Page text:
The observation of the Court of Appeals for the Second Circuit in Conte v. Flota Mercante Del Estado, 277 F.2d 664 (2d Cir. 1960), is apposite:

 
"It is prima facie undesirable that an over-burdened District Court should conduct a trial in a personal injury action between foreigners, with all the evidence on the issue of liability and much of the evidence on damages given in a foreign tongue by witnesses equally or more available in the foreign forum, and with reliance having to be placed on expert testimony as to the governing law * * *. Moreover, try as we may to apply the foreign law as it comes to us through the lips of the experts, there is an inevitable hazard that, in those areas, perhaps interstitial but far from inconsequential, where we have no clear guides, our labors, moulded by our own habits of mind as they necessarily must be, may produce a result whose conformity with that of the foreign court may be greater in theory than it is in fact." (277 F.2d at 667.)

 The Court is aware of the circumstance that the testimony of the treating physicians in New York would be relevant on the issue of damages. This is the sole nexus between the instant litigation and the United States. However, defendants' counsel has agreed to depose these physicians "at any time plaintiff's attorney chooses to do so". (Reply Affidavit of David P. H. Watson, sworn to March 8, 1968, pp. 3-4). This aspect of the instant case is thus analogous to the factual situation in Conte v. Flota Mercante Del Estado, supra, where Judge Friendly commented at page 667: "The testimony of the New York surgeon and technician was not controversial and could easily have been taken by deposition."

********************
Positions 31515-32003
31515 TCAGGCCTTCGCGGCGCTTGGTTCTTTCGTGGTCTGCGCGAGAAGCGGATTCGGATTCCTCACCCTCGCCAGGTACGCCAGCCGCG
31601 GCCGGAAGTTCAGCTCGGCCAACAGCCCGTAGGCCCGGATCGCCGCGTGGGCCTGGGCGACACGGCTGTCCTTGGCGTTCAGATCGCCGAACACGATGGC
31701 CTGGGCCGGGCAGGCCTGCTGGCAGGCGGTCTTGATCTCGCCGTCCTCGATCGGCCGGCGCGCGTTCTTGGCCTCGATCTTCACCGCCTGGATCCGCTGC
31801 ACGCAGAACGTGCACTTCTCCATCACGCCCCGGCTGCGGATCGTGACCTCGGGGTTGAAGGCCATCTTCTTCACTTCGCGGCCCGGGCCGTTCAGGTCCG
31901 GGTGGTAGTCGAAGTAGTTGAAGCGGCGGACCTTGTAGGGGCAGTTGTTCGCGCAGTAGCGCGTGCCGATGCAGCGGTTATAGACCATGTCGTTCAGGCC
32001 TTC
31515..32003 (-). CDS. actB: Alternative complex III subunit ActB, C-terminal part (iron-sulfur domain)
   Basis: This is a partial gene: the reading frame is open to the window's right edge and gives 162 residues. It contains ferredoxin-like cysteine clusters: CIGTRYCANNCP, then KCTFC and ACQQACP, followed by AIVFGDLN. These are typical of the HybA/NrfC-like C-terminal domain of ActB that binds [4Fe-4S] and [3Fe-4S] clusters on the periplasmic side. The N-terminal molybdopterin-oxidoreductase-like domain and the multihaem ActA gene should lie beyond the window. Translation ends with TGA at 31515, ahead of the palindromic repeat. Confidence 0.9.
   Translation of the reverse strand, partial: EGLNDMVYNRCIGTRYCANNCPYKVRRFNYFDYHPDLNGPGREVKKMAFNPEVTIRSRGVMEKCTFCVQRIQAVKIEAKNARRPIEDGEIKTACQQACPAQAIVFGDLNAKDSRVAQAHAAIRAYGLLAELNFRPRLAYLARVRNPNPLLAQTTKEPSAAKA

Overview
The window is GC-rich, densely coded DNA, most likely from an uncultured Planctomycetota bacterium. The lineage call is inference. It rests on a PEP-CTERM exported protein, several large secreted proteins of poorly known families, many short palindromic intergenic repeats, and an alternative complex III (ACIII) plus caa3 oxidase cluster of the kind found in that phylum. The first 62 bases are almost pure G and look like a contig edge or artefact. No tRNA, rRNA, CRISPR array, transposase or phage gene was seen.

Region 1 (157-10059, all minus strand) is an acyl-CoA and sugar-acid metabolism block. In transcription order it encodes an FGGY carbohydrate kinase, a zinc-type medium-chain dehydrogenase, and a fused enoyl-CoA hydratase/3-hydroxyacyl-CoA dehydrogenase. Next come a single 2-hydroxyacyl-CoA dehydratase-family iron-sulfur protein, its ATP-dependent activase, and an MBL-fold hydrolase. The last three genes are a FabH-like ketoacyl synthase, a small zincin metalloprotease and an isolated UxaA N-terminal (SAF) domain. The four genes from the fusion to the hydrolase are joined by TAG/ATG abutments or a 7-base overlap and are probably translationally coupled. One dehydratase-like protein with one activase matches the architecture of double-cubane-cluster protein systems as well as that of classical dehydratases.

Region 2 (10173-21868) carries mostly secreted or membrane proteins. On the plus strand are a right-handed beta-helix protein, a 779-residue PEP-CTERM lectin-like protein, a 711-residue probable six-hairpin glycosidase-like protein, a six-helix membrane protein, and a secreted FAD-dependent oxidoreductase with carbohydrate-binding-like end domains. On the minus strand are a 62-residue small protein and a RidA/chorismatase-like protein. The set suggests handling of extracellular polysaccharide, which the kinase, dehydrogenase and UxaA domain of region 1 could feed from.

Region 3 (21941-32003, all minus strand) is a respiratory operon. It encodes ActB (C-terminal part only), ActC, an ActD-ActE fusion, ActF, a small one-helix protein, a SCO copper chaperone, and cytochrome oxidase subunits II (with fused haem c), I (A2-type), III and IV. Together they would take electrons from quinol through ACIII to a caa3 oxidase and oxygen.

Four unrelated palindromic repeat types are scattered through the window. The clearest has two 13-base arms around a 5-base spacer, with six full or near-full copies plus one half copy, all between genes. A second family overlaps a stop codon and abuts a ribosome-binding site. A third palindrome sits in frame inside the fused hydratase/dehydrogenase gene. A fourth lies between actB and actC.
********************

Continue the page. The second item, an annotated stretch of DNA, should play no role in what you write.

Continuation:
There is no persuasive reason for the Court to retain jurisdiction over the instant case. Accordingly, the Court in the exercise of its discretion declines to retain jurisdiction of this action and dismisses the complaint without prejudice on the ground that this district is not the proper forum while Great Britain is.

 Defendants have agreed to appear and defend this claim on the merits in either Great Britain or Nigeria and not to assert as a defense any claim that this action is barred by lapse of time or the statute of limitations. In addition, defendants have offered to bear the expenses of plaintiff's travel to Great Britain or Nigeria, in connection with the plaintiff's institution of an action in a court of competent jurisdiction in either of these countries. As previously ...